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Who will stand on the podiums in Sochi?

Icenetwork contributors weigh in with their Olympic predictions
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How many of our experts believe Korea's Yu-Na Kim will once again be clutching an Olympic gold medal? -Getty Images

Icenetwork asked its several of its contributors who they thought would come home with hardware from the 2014 Olympic Winter Games. Some of their predictions may surprise you.

Vladislav Luchianov


1. Mao Asada (Japan) - The triple Axel gives her an added weapon on top of her strong technique and high components.

2. Julia Lipnitskaia (Russia) - She has added much to the artistic part of her skating and is able to take any medal in Sochi, including gold.

3. Yu-Na Kim (Korea) or Carolina Kostner (Italy) - Kim's performance at the 2013 World Championships was not just a comeback -- it was an unconditional and undisputable victory. The Italian also has a good chance, especially after returning to her free skate from last season ("Bolero"), which, in the instance of a stable and inspired performance, could bring her a medal.


1. Patrick Chan (Canada) - If he skates like he did at the Parisian Grand Prix, he'll get the gold medal.

2. Yuzuru Hanyu (Japan) - He is a leader of modern men's skating, with a great technical and artistic arsenal.

3. Daisuke Takahashi (Japan) - Daisuke has problems with stability, but when he's 100 percent "on," he can ascend to high places.


1. Tatiana Volosozhar/Maxim Trankov (Russia) - The periodic nervousness of Trankov at major events could play a negative role in Sochi.

2. Aliona Savchenko/Robin Szolkowy (Germany) - This team has sacrificed a lot in recent years, most notably in the finance department (compared to the Russians, who get full support from the state). Here we have a rivalry between self-made and state-made concepts.

3. Qing Pang/Jian Tong (China) - We all know how powerful Chinese pairs are when they compete on the Olympic stage.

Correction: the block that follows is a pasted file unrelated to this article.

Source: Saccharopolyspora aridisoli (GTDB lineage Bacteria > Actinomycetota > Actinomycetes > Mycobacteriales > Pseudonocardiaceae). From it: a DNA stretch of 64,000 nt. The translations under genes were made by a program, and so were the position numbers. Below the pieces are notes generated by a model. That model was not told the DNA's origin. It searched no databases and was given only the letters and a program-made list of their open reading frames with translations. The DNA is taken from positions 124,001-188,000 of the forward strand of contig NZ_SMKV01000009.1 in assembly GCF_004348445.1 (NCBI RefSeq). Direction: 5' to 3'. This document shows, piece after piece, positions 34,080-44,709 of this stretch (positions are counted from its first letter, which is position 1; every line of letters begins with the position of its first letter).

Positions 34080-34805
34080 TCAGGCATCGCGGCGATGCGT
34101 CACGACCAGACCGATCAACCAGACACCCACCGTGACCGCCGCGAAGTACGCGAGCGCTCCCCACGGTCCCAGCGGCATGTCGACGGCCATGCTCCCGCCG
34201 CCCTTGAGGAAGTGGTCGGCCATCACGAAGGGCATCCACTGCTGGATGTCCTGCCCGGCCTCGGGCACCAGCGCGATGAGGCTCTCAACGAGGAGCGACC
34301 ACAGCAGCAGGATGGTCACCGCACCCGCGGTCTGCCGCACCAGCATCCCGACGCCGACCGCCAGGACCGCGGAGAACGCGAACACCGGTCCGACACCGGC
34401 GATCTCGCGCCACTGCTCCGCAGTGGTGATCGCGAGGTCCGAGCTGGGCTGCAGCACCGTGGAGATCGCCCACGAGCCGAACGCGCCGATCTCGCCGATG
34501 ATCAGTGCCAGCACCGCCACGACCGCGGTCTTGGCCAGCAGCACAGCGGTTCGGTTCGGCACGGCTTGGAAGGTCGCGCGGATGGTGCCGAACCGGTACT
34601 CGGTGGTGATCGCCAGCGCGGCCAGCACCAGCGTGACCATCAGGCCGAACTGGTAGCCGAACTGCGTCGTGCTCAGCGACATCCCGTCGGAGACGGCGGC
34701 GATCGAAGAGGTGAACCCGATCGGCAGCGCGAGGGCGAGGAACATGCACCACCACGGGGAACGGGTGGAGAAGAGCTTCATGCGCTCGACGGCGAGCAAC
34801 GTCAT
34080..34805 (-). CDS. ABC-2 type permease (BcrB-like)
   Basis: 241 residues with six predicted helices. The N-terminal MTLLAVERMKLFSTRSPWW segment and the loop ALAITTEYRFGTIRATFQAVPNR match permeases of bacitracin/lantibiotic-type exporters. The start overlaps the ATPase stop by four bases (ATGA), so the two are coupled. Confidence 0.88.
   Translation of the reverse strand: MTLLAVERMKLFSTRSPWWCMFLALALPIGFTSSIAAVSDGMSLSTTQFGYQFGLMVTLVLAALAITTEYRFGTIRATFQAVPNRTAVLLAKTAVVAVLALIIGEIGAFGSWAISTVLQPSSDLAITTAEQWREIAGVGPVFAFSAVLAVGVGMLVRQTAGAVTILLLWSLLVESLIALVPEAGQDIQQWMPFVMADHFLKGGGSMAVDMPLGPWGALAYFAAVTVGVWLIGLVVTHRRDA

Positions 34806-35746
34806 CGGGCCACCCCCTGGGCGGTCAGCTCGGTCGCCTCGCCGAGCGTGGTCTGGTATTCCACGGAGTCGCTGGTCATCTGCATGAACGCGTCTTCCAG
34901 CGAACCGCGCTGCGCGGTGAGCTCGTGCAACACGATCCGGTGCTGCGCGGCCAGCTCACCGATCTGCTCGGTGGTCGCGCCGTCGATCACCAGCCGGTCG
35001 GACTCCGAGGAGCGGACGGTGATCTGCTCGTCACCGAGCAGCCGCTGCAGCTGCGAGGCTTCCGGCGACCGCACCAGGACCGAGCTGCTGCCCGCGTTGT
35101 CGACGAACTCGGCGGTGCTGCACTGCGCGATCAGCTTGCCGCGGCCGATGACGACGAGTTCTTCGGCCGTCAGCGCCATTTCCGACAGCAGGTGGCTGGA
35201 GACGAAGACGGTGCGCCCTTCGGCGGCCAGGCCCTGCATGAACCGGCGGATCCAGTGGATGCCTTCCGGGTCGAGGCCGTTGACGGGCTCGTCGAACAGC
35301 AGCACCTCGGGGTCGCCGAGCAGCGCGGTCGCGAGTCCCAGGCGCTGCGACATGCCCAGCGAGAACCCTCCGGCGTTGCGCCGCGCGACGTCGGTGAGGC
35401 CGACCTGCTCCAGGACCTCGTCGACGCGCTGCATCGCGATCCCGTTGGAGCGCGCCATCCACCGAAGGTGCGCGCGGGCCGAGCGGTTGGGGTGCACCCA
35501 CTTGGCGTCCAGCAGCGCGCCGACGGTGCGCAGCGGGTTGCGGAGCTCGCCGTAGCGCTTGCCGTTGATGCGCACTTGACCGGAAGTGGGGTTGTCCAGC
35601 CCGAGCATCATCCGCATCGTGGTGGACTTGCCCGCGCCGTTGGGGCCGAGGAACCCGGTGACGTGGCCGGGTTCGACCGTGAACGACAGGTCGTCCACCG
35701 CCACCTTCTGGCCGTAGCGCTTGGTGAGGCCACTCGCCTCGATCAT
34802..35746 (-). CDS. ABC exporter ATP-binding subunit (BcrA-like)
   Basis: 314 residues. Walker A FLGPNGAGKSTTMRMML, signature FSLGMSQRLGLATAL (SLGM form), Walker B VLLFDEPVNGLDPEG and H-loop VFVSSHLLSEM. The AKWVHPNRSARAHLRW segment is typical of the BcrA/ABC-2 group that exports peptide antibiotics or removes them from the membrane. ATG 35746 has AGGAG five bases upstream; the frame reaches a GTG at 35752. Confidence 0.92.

Ice Dance

1. Meryl Davis/Charlie White (USA) - The results speak for themselves.

2. Tessa Virtue/Scott Moir (Canada) - The Vancouver Olympic champions are still very strong, but their American competitors are stronger this season.

3. Nathalie Péchalat/Fabian Bourzat (France) - Sochi will be a culmination for this French team, and in this decisive moment, Pechalat/Bourzat can be stronger than their main rivals, Ekaterina Bobrova and Dmitri Soloviev (Russia).


1. Russia
2. Canada
3. United States

Lynn Rutherford


1. Kim has the steady nerves, consistent triple Lutz-triple toe combination and golden aura to bring her second Olympic title home to Korea.

2. Russian wunderkind Lipnitskaia's sterling programs at the 2014 European Figure Skating Championships made a believer of me. Skating on home ice will help the 15-year-old.

3. Something surprising always happens. I'm betting the confident, happy Gracie Gold (United States) we saw win the U.S. crown in Boston takes advantage of mistakes from others to land on the podium.


1. My gut tells me three-time world champion Chan will stay on his feet and ride the event's highest program component scores (PCS) to a well-deserved Olympic gold medal, Canada's first for a male skater.

2. Chan's biggest challenge will come from Japan's Hanyu, who out-scored the Canadian in the free skate at the Grand Prix Final even though he fell on a quad.